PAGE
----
The recent warm spell and occasional light rain apparently have not harmed ice-fishing opportunities in the region, though lake and pond surfaces may be puddled and slushy.
“It hasn't hurt the ice any,” summed Pat Chrysler, a veteran ice guide at South Bass Island. He said that the island's fishing grounds remain solidly locked in and he estimated the ice there at 14 inches thick yesterday.
Chrysler noted that the warm spell has created some problems with fog, which interfered with angling parties flying to and from the island. He passed along a critical piece of equipment advice: “Never go on the ice without a compass.”
Walleye action was steady all day Sunday at the island, said Chrysler, whose parties landed about 75 fish. A few fish were being taken yesterday morning as well. The largest walleye he checked over the weekend was a 301/4–incher weighing 12 pounds, 13 ounces.
With predicted below-freezing temperatures for the rest of the week, conditions “should be OK,” the guide said. Best baits on the island have been No. 5 and No. 7 Jigging Rapalas in pearl patterns and orange, black/silver, and black/gold.
On the mainland some anglers are venturing off Catawba Island State Park northeast of Port Clinton, and off Camp Perry. Farther west, a 100-yard-wide lead has developed about a mile or so off Cooley Canal, according to Rick Ferguson at Al Szuch Live Bait on Corduroy Road.
Mainland anglers found good action Thursday and Friday, but slower activity over the weekend, possibly because of increased angler traffic and noise on the ice, Ferguson said.
Vern Zunk at Zunk's Bait on State Rt. 2 said that a few anglers have ventured off Metzger Marsh and taken a few walleye. Yellow perch action, he added, is fair off White's Landing on Sandusky Bay, among other bay locales. The Ohio Division of Wildlife also reports perch action off the Old Bay Bridge, and near the city ramp in downtown Sandusky.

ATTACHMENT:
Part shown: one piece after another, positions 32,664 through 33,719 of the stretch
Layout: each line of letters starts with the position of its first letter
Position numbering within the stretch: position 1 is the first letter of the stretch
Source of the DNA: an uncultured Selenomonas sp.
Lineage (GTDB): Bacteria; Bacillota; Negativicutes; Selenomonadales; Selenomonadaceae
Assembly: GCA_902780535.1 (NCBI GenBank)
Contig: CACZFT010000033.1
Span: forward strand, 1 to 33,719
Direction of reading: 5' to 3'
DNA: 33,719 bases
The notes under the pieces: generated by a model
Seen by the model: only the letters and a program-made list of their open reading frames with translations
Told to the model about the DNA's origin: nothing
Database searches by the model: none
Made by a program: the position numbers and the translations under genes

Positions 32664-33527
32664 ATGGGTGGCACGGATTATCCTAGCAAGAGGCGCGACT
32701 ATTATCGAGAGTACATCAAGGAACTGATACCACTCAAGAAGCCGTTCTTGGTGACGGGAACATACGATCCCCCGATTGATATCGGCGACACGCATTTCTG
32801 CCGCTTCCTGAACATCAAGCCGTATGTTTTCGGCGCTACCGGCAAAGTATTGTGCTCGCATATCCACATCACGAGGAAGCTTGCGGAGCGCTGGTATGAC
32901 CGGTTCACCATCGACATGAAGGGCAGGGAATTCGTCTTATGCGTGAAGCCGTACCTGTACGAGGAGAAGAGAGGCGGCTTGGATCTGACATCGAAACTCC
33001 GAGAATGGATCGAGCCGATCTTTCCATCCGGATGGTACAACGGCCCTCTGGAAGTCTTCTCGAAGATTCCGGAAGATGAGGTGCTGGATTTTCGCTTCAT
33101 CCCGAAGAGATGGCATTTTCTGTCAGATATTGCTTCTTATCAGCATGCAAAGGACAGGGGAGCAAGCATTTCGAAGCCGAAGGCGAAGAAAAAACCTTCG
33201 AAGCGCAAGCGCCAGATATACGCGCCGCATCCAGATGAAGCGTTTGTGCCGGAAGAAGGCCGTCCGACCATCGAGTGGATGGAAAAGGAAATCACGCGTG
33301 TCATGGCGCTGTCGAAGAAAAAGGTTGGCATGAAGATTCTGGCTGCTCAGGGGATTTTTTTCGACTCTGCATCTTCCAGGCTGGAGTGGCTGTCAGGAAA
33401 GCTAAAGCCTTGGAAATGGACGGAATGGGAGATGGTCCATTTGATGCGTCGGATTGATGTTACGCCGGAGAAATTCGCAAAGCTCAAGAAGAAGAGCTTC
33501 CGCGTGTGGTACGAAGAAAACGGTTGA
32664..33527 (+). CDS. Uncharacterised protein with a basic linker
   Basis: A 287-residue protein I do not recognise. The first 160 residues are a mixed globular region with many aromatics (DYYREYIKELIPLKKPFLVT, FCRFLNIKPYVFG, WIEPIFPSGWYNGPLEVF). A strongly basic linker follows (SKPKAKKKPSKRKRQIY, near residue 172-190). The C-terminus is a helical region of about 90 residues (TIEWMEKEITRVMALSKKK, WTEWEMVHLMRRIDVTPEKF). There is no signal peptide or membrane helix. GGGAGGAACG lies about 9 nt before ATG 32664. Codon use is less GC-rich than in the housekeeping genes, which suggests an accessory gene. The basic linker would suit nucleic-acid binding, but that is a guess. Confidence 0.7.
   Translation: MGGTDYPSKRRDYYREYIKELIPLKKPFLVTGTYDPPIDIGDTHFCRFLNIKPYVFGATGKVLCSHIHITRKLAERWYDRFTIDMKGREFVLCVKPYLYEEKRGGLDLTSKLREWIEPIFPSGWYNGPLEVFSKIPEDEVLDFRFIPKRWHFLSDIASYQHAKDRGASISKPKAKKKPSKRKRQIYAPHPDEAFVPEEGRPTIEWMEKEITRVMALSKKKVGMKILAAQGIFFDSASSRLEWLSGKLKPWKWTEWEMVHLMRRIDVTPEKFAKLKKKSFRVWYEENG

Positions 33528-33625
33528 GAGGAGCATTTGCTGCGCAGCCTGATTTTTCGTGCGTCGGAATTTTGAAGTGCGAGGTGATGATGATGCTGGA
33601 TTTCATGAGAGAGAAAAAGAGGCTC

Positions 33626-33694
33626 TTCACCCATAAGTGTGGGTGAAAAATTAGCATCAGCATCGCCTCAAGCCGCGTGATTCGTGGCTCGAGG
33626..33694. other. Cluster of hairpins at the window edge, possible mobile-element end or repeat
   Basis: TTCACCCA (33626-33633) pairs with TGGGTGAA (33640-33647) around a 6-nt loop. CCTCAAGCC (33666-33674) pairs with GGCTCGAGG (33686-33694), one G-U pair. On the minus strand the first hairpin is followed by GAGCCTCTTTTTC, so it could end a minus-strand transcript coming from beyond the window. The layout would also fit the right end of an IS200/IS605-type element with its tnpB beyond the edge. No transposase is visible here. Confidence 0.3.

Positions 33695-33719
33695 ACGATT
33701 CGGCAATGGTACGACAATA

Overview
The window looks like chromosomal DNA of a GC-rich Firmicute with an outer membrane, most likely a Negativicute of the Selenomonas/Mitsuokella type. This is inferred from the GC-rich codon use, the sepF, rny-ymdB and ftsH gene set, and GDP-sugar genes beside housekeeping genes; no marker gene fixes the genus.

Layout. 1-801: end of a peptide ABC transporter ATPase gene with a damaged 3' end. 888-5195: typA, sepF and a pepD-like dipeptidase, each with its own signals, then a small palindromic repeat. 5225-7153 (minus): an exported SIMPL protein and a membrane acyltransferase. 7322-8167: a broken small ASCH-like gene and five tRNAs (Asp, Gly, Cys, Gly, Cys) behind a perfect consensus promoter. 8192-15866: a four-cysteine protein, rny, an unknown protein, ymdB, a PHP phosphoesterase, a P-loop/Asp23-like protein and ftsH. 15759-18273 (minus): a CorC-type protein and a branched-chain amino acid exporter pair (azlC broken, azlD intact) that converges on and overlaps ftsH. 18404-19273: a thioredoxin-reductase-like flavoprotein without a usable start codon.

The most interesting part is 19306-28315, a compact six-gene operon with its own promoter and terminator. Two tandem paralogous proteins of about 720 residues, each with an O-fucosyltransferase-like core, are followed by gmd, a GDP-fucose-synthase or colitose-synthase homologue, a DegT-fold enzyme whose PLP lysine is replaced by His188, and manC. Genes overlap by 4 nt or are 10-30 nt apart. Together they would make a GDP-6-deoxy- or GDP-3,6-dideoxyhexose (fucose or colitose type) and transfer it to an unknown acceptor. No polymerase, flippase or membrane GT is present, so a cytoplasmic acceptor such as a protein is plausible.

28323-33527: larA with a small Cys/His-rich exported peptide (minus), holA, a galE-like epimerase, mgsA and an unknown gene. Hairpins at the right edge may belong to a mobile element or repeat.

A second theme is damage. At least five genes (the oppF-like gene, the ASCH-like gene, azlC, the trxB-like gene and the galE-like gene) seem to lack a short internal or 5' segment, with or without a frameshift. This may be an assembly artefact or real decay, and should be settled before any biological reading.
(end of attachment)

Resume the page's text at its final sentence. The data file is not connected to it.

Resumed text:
Successful perch anglers are using small ice jigs and spoons with waxworms or minnows, Zunk said. Area pond fishermen have been doing well on crappies and bluegills, he added, noting that panfish also are hitting at area marinas. Zunk stressed that anglers must have permission to fish on the private properties.
North of Toledo on Lake Erie, yellow perch are starting to hit at Luna Pier, according to Dave Tarry at Matthews Bait in Monroe. The Brest Bay area north of Monroe is producing some perch in close and walleye farther out, he added.
Also in the Monroe area, the area off “banana dike” just north of Stony Point is producing some walleye and the area off Pointe Mouillee is producing both perch and walleye.
Perch also top the action at the Mitchell's Bay area on the Ontario side of Lake St. Clair, according to Dennis Shaw at Bass Haven there. Ice there remains in good condition. Anglers are having better success in three to eight feet of depth than in 10 to 15 feet, Shaw said. Panfish action there has been slow.